Baruch Tenembaum
A Jewish "Gaucho" on the road of fraternity



- CONFIRMADO WEEKLY June, 1966, Buenos Aires, Argentina
Spanish to English Translation

"Baruch Tenembaum & The Argentine House in Israel
Interfaith-Interculture. Where and when did it start?"

His friends joke referring to him as "the bishop". He is 33 years old and is the first Latin American Jew to be received by the Pontiff of the Catholic Church: that occurred on the morning of January 13, 1965, when the Vatican invited Baruch Tenembaum, who had just completed organizing the Holy Land pilgrimage of Father Oglietti, Cascón y Vercovich from Argentina. The interview was long, almost one hour in length: Paul VI and Tenembaum cordially conversed in English, Hebrew, Italian, and Spanish. Later, the Vatican was to issue a stamp that would commemorate this meeting while Tenembaum would reduce the hours he was working for the Office of Tourism in order to embark on an ambitious project, almost unthinkable without the powerful influence of the Vatican Council's ideas. It deals with the construction of an "Argentina House" in Israel, a broadcaster of the culture, artistic and literary life of Argentina.

Monsignor Ernesto Segura, member of the Executive Board and President of the Consulting Board of Argentine House in Israel recently stated, "Tenembaum was the first to have this idea, it was something that fortunately found fertile soil." Christians, Jews, and adherents of other faiths have found in it a medium whereby they may express the ideas of brotherhood, the fraternal reencounter of people from different creeds, proposed by the Vatican II Council. The executive board of Argentine House presided by Miguel Podolsky, including Jorge Luis Borges, Luis Maria Boffi Boggero, member of the Supreme Court, Carlos Sanchez Viamonte, and Tenembaum himself, hope that the three buildings that will comprise the Argentine House in Israel will be inaugurated on July 9, 1967.

Confirmado: What will Argentine House in Israel consist of?

Baruch Tenembaum: There will be a building in Jerusalem, where with the help of the University of Jerusalem, we will promote the best expressions of Argentine culture. Another building will be in Nazareth: it will be a Catholic shrine, for the Argentine Catholics that will visit the Holy Land. Finally, the last building will be in the commercial center of Israel, Tel-Aviv, and it will be a focus point for tourists and students.

C: And what tasks will it have?

BT: We will feature a permanent exhibit of Argentine painters, concerts and conferences. We will open the first Spanish-language library. Mr. Podolsky has arranged scholarships from various institutions that will finance the studies of Argentine students there.

C: What did the Argentine-Jewish colony in Israel think of this idea?

BT: What would you like me to say? They took it with a large measure of surprise. Monsignor Segura just told me that many Catholic priests from the interior of the country [Argentina] have written to him offering their assistance. Don't forget that the first associate of Argentine House in Israel is Monsignor Caggiano…although it isn't only religious representatives that are involved. There are many Atheist Argentines that have begun to show support for the idea: they're interested in the broadcasting of Argentine culture in a key spot in the Middle East.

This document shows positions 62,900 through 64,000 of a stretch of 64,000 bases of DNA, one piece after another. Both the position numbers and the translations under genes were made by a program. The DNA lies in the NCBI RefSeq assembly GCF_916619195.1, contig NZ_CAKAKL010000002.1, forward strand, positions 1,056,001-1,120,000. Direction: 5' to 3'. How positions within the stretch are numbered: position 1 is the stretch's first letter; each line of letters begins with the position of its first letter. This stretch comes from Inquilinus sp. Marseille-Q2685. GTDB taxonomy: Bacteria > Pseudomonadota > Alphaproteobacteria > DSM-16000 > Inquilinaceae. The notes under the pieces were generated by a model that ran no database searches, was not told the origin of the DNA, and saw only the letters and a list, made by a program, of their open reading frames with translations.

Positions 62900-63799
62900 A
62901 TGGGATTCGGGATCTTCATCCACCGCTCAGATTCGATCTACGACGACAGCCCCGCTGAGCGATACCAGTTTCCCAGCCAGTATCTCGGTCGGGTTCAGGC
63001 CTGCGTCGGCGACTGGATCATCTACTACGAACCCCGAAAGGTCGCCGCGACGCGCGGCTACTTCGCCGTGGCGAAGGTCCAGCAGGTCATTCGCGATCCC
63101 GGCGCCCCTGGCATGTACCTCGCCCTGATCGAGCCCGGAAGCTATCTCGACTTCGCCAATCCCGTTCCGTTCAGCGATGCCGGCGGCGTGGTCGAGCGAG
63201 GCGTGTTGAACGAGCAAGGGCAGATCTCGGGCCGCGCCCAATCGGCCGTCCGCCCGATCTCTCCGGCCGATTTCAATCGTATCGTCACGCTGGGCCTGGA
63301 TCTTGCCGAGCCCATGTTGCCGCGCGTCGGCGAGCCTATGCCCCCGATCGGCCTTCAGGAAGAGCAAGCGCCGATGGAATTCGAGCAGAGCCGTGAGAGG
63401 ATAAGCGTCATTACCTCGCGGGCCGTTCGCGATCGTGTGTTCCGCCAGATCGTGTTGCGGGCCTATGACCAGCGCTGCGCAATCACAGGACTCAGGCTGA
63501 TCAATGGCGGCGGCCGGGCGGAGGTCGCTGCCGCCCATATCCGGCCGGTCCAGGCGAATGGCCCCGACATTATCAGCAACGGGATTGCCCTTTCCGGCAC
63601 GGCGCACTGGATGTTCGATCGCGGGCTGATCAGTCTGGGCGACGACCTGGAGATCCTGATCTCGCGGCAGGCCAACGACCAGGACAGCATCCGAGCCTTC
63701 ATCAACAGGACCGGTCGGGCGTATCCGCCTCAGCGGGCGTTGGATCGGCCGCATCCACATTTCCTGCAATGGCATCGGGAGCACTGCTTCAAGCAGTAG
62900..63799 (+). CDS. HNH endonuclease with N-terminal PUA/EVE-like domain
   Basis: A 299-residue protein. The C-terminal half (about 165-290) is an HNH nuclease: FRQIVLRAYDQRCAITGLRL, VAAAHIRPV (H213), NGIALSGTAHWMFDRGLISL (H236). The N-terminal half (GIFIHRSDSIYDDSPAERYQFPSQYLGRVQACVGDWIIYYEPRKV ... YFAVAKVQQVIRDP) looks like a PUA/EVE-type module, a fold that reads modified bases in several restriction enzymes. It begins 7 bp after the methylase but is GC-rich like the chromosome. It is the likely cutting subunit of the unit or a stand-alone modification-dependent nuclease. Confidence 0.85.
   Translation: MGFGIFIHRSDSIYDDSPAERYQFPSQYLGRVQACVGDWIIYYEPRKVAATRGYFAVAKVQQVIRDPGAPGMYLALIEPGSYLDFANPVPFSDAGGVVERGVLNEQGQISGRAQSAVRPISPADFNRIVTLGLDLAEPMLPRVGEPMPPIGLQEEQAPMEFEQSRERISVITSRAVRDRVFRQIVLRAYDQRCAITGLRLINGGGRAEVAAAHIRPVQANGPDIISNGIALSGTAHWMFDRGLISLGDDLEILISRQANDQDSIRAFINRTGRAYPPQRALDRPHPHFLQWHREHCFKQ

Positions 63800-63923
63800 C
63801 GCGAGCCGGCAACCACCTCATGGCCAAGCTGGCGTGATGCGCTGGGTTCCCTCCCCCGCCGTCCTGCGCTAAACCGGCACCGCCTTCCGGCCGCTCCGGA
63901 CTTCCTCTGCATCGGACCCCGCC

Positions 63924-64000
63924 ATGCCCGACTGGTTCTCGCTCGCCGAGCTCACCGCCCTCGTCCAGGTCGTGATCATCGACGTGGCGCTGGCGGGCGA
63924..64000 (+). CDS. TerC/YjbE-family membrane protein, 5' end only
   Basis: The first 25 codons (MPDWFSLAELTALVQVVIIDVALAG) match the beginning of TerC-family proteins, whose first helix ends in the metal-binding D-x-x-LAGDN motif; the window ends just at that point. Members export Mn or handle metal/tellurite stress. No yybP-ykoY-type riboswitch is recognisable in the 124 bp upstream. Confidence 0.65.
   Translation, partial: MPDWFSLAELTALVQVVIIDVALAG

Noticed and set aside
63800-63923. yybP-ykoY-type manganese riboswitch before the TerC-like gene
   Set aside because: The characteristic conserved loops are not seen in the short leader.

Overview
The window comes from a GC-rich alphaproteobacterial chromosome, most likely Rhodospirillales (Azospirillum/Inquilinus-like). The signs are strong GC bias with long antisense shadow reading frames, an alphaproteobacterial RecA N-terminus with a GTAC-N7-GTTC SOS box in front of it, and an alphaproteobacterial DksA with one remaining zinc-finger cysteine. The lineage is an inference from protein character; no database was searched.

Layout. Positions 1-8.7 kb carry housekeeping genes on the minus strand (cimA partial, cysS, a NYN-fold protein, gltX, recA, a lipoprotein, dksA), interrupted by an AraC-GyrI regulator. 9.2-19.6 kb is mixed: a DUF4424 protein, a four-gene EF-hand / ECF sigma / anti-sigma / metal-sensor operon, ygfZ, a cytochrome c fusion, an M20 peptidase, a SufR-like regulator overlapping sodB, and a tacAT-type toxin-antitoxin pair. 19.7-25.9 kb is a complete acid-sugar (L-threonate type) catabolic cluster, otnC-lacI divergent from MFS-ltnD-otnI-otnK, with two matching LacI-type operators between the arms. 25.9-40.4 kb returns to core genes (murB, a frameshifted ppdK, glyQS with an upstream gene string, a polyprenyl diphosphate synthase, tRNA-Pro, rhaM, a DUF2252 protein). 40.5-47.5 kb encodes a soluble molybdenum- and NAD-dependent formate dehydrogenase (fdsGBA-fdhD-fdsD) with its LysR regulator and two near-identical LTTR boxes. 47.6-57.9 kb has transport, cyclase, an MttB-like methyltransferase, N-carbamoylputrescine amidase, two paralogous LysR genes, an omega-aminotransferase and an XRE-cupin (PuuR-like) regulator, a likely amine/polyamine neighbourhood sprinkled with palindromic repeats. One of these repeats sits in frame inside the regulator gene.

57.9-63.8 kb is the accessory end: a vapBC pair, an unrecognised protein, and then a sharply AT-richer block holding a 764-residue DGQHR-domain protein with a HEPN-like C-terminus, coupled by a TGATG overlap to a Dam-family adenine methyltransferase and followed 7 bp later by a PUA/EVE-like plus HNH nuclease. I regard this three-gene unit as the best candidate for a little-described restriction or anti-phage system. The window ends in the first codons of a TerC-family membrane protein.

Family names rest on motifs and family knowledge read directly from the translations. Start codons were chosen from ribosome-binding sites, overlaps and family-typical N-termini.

C: Do you fear that Argentine House will simply become another bureaucratic institution?

BT: I don't think so because we embody real and concrete necessities. What's more, it will be a living entity within Israeli society. Few are aware that Spanish is Israel's fourth predominant language: Hebrew comes first, then English, Arabic and Spanish. The expelled Sepharadic Jews of Spain speak Ladino, a Spanish in the style of Cervantes…

C: What made you personally assume this seemingly difficult and tiring task?

BT: My personal motivations are probably the same as those of others who participate. I believe it is of utmost importance that Argentines of various extractions live in close harmony with each other. Until recently, very few Jewish people had Christian friends, much as it was rare to see Methodists coming into contact with Orthodox Christians. That's why I was moved by the ideals which inspired the Vatican Council. This is a country [Argentina] whose richness lies in its cultural multiplicity. Doing something together is what gets people to appreciate each other.

C: What will be the cost of this enterprise?

BT: It's still too early to tell. Whatever the cost, it will get accomplished. The ideals go forth at increasing speed and the contributions are mounting day after day.

C: Everyone credits you with the original idea of starting Argentine House in Israel.

BT: It's not a coincidence that this idea occurred to me. Many times, when my job took me to Israel, I noted that there is no place for me to read an Argentine newspaper there. I then wanted Argentina to have a "storefront" in the Middle East where people could learn how Argentines write, paint and compose.